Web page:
How Juno is unlocking Jupiter’s secrets?

“The Giant Planet Story Is The Story Of The Solar System.”
— NASA, Juno Misson

Digging the secrets of our past, underneath its dense cloud cover, Jupiter hides secrets of the creation of our Solar System.

Juno spacecraft was launched on August 5, 2011, and its arrival at Jupiter was on July 4, 2016. Aiming to understand our Solar System’s beginnings and the origin and evolution of Jupiter.

Theories about the Solar System formation begin with the collapse of the nebula (giant cloud of gas and dust) which formed the Sun. Similarly to the Sun, Jupiter is mostly composed of Hydrogen and Helium, so probably Jupiter captured a lot of the material left after our Star was born. How this happened is still unclear.

The following video is courtesy of JunoCam.

How Juno helps to find answers?

“Understanding the history of water across the early Solar System is a fundamental question, and Jupiter is going to give us the first clue”
— Scott Bolton, Jupiter’s Principal Investigator

Asides from learning more about Jupiter’s properties and mapping its magnetic and gravity fields, it is very important to determine how much water in Jupiter’s atmosphere exists as well as its composition and role of icy planetesimals or small proto-planets and with them the formation of Earth and other planets.

***Icy planetesimals are carriers of materials like water and carbon components which are essential blokes for life.

An adjacent part of this mission is JunoCam, an outreach instrument allowing the public to join this adventure by inviting astrophotographers to take pictures of Jupiter or for the general public to engage in discussions.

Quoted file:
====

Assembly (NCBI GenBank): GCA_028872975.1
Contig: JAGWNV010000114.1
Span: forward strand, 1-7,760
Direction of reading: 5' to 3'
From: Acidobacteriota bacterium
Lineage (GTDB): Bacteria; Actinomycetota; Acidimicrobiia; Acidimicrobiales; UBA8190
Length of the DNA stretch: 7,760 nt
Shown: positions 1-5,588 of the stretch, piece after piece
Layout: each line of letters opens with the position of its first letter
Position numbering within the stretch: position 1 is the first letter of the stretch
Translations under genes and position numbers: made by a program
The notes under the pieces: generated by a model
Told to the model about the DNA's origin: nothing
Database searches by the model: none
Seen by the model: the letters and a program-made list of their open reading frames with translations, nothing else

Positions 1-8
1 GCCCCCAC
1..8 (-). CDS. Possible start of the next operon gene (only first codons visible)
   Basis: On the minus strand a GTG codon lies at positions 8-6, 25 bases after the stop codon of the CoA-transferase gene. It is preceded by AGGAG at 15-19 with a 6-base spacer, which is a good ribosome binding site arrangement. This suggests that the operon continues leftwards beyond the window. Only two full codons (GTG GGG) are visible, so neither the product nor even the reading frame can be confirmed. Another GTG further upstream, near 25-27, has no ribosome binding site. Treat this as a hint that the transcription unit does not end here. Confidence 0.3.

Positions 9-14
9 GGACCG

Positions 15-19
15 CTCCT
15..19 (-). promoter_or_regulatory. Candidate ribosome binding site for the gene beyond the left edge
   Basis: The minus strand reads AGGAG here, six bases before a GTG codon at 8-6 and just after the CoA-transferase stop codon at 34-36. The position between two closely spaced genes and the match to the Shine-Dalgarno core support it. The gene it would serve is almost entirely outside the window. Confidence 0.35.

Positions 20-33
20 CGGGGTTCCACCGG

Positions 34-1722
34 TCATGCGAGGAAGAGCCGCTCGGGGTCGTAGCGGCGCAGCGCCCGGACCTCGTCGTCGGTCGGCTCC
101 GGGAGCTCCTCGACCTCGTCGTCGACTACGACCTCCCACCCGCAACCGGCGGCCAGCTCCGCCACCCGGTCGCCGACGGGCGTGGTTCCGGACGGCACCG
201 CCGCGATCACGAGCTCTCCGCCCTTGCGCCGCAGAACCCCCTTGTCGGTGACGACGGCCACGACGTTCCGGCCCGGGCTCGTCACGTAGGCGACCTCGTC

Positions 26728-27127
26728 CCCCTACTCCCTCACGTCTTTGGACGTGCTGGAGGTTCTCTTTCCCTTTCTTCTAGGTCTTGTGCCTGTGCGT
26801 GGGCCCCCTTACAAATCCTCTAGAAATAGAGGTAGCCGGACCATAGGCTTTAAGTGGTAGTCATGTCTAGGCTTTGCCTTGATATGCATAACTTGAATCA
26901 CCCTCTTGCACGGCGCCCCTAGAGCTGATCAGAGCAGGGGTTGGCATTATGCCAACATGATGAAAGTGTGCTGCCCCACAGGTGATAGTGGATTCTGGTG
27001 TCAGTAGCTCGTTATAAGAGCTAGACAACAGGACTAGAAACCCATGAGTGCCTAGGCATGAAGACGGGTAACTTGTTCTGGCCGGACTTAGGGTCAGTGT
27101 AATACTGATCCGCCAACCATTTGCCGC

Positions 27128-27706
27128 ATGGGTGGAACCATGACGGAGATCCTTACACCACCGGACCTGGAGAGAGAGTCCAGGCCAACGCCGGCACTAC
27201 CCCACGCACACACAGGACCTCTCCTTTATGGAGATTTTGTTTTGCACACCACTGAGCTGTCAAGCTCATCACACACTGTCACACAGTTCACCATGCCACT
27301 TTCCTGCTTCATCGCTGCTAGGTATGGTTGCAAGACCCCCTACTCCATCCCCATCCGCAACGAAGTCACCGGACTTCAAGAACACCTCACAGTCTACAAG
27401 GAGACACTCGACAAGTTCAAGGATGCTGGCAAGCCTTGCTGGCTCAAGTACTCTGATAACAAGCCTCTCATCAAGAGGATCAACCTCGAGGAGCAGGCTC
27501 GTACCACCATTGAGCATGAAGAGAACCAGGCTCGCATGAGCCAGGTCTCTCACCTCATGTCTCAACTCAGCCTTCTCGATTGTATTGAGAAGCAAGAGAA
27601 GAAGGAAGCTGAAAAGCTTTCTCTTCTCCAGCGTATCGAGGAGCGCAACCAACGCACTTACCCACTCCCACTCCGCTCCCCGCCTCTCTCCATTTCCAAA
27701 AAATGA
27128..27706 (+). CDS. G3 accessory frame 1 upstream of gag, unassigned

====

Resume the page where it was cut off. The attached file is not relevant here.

Juno will operate through NASA’s budget until July 2018 with a total of 12 science orbits; if needed it might have an extension.

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Juno name comes from Roman mythology. The mythical God Jupiter drew a veil of clouds around himself to hide his playful misbehavior but his wife the Goddess Juno was able to peer through the clouds and reveal Jupiter’s true nature.


On July 10, 2017, humanity had its first up-close view of the monumental storm that has been raging Jupiter for centuries known as the Great Red Spot. It is as big as half of Earth’s wide and its roots penetrate about 200 miles (300 km) about 50 – 100 times deeper than Earth’s oceans. Scientists have not yet come up with a new understanding of Jupiter, “We just know enough to know we were wrong.” said Scott Bolton.

Before Juno, astronomers could only observe the swirling of the clouds on the tops of the Great Red Spot but no one knew what was happening below the clouds. An instrument of Juno measures microwave emissions and the region below the Great Red Spot was warmer and the deep heat likely explains the source of energy driving the storm and while it is still unknown how deep this goes Juno helps to build a gravity map of the Great Red Spot region that could identify movements of mass hundreds of miles farther down.

Great Red Spot
JunoCam: The Great Red Spot

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